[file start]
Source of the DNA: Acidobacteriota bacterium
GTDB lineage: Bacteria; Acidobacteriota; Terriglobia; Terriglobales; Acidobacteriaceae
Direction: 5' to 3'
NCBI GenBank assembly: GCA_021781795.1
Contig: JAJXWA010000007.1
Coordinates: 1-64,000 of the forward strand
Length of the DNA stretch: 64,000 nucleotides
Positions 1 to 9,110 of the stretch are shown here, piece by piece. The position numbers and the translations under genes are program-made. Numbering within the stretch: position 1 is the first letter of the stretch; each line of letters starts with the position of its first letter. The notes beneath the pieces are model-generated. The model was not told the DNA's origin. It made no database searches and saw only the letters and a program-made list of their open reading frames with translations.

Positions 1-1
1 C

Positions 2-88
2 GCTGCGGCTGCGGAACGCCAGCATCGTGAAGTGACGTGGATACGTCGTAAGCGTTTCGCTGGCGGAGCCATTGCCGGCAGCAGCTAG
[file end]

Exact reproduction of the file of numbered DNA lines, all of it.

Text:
Source of the DNA: Acidobacteriota bacterium
GTDB lineage: Bacteria; Acidobacteriota; Terriglobia; Terriglobales; Acidobacteriaceae
Direction: 5' to 3'
NCBI GenBank assembly: GCA_021781795.1
Contig: JAJXWA010000007.1
Coordinates: 1-64,000 of the forward strand
Length of the DNA stretch: 64,000 nucleotides
Positions 1 to 9,110 of the stretch are shown here, piece by piece. The position numbers and the translations under genes are program-made. Numbering within the stretch: position 1 is the first letter of the stretch; each line of letters starts with the position of its first letter. The notes beneath the pieces are model-generated. The model was not told the DNA's origin. It made no database searches and saw only the letters and a program-made list of their open reading frames with translations.

Positions 1-1
1 C

Positions 2-88
2 GCTGCGGCTGCGGAACGCCAGCATCGTGAAGTGACGTGGATACGTCGTAAGCGTTTCGCTGGCGGAGCCATTGCCGGCAGCAGCTAG